**Salient Pole Synchronous Generator:**

A Salient Pole Synchronous Generator, as shown in Fig. 4.29, is distinguished from a round rotor machine by constructional features of field poles which project with a large interpolar air gap. This type of construction is commonly employed in machines coupled to hydroelectric turbines which are inherently slow-speed ones so that the Salient Pole Synchronous Generator has multiple pole pairs as different from machines coupled to high-speed steam turbines (3,000/1,500 rpm) which have a two- or four-pole structure. Salient pole machine analysis is made through the *two-reaction theory *outlined below.

In a round rotor machine, armature current in phase with field induced emf E_{f} or in quadrature (at 90°) to E_{f} produces the same flux linkages per ampere as the air gap is uniform so that the armature reaction reactance offered to in-phase or quadrature current is the same (X_{a} + X_{l}* = X _{s}). *In a salient pole machine air gap is non-uniform along rotor periphery. It is the least along the axis of main poles (called

*direct axis)*and is the largest along the axis of the interpolar region (called

*quadrature axis).*Armature current in quadrature with E

_{f}produces flux along the direct axis and the reluctance of flux path being low (because of small air gap), it produces larger flux linkages per ampere and hence the machine presents larger armature reaction reactance

*X*

*(called direct axis reactance) to the flow of quadrature component*

_{d}*I*

*of armature current I*

_{d}_{a}. On the other hand, armature current in phase with E

_{f}produces flux along the quadrature axis and the reluctance of the flux path being high (because of large interpolar air gap), it produces smaller flux linkages per ampere and hence the machine presents smaller armature reaction reactance X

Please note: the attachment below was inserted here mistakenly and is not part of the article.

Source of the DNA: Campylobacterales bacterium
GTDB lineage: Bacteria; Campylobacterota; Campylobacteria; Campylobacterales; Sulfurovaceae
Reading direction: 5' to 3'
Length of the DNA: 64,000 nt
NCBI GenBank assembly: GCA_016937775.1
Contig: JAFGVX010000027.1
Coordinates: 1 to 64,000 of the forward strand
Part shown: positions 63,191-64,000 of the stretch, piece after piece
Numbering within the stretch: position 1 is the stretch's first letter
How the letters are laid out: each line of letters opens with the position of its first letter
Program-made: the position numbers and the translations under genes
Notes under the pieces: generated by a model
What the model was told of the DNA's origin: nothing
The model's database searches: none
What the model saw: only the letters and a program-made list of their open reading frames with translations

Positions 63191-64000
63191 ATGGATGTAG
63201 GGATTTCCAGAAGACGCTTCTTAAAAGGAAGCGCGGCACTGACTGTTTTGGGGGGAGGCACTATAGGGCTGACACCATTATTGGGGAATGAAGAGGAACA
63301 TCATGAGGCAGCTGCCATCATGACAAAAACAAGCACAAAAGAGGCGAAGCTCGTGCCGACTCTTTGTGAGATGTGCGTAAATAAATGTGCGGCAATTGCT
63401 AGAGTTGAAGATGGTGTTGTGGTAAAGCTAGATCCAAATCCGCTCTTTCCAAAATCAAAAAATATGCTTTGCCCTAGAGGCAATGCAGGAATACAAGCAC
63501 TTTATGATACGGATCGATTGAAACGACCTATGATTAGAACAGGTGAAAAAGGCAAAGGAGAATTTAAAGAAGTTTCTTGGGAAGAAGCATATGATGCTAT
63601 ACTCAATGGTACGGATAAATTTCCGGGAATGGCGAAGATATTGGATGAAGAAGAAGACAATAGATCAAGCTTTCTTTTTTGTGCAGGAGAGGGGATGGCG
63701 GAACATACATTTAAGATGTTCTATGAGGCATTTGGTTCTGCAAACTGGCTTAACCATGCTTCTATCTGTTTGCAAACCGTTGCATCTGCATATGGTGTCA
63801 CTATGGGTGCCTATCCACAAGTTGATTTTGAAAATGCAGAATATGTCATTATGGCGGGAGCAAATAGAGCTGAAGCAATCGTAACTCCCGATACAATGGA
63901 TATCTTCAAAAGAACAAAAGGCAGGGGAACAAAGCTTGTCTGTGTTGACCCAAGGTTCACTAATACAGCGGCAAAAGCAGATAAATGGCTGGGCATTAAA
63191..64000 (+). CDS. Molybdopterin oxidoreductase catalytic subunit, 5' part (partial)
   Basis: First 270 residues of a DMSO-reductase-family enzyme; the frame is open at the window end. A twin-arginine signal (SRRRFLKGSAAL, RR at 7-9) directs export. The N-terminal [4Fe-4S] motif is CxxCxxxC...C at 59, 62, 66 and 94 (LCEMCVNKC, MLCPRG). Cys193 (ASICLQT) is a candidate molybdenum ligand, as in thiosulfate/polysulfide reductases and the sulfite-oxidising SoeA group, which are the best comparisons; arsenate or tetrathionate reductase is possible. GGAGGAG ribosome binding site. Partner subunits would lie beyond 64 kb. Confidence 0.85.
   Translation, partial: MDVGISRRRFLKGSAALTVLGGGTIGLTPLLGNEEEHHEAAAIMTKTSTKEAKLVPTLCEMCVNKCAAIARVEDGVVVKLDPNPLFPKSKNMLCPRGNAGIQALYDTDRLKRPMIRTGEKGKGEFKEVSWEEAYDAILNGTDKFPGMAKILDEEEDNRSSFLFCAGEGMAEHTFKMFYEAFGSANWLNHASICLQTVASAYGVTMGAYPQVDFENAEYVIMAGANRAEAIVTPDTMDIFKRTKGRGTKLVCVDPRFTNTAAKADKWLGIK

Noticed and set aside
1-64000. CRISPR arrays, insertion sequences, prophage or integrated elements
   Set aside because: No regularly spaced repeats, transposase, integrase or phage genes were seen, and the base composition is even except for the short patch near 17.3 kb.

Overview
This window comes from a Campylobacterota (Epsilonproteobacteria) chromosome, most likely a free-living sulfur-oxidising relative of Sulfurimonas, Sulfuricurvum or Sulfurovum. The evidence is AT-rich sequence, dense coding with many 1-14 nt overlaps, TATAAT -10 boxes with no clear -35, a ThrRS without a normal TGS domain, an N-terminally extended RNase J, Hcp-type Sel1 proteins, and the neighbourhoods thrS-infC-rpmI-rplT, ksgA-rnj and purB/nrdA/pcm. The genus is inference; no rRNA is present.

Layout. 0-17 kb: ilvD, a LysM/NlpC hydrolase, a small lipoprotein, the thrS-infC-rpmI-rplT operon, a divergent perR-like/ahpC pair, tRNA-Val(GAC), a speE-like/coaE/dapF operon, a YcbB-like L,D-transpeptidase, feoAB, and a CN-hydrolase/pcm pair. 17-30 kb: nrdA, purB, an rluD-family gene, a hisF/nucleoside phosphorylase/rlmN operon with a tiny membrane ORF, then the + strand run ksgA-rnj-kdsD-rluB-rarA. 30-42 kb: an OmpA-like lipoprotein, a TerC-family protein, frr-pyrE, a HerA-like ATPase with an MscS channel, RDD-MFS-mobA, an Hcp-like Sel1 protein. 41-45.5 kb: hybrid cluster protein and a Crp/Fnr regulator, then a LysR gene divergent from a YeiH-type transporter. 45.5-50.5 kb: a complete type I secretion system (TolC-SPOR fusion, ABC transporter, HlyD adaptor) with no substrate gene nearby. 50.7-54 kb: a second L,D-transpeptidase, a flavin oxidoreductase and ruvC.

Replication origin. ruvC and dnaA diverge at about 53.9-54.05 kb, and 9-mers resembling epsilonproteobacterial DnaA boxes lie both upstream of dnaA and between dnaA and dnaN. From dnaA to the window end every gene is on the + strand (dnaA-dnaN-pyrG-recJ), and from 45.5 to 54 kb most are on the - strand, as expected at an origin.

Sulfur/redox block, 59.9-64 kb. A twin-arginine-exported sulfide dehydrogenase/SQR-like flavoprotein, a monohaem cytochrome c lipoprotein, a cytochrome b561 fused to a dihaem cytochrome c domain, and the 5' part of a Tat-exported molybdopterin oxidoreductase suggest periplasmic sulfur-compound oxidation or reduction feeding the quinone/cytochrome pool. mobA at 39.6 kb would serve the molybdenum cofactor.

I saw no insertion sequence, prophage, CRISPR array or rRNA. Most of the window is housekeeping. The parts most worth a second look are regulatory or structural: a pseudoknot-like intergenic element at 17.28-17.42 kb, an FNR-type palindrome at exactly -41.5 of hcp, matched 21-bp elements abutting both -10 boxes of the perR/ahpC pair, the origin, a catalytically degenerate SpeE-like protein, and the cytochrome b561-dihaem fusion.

_{q}(quadrature axis reactance <

*X*to the flow of inphase component I

_{d})_{q}of armature current I

_{a}.

Since a salient pole machine offers different reactances to the flow of *I _{d}* and

*l*components of armature current I

_{q}_{a}, a circuit model cannot be drawn. The phasor diagram of a salient pole generator is shown in Fig. 4.30. It can be easily drawn by following the steps given below:

- Draw V
_{t}and I_{a}at angle θ - Draw
*1*Draw_{a}R_{a}.*CQ = jl*to I_{a}X_{d}(__1___{a}) - Make |CP| = |I
_{a}|X_{q}and draw the line*OP*which gives the direction of E_{f }phasor - Draw a
__1__from*Q*to the extended line*OP*such that*OA = E*_{f}

It can be shown by the above theory that the power output of a salient pole generator is given by

The first term is the same as for a round rotor machine with X_{s} = X_{d} and constitutes the major part in power transfer. The second term is quite small (about 10-20%) compared to the first term and is known as *reluctance power. *

*P *versus δ is plotted in Fig. 4.31. It is noticed that the maximum power output occurs at δ* < *90° (about 70°). Further dp/d δ (change in power per unit change in power angle for small changes in power angle), called the *synchronizing power coefficient, *in the operating region *(*δ* < *70°) is larger in a salient pole machine than in a round rotor machine.

we shall neglect the effect of saliency and take in all types of power system studies considered.

During a machine transient, the direct axis reactance changes with time acquiring the following distinct values during the complete transient.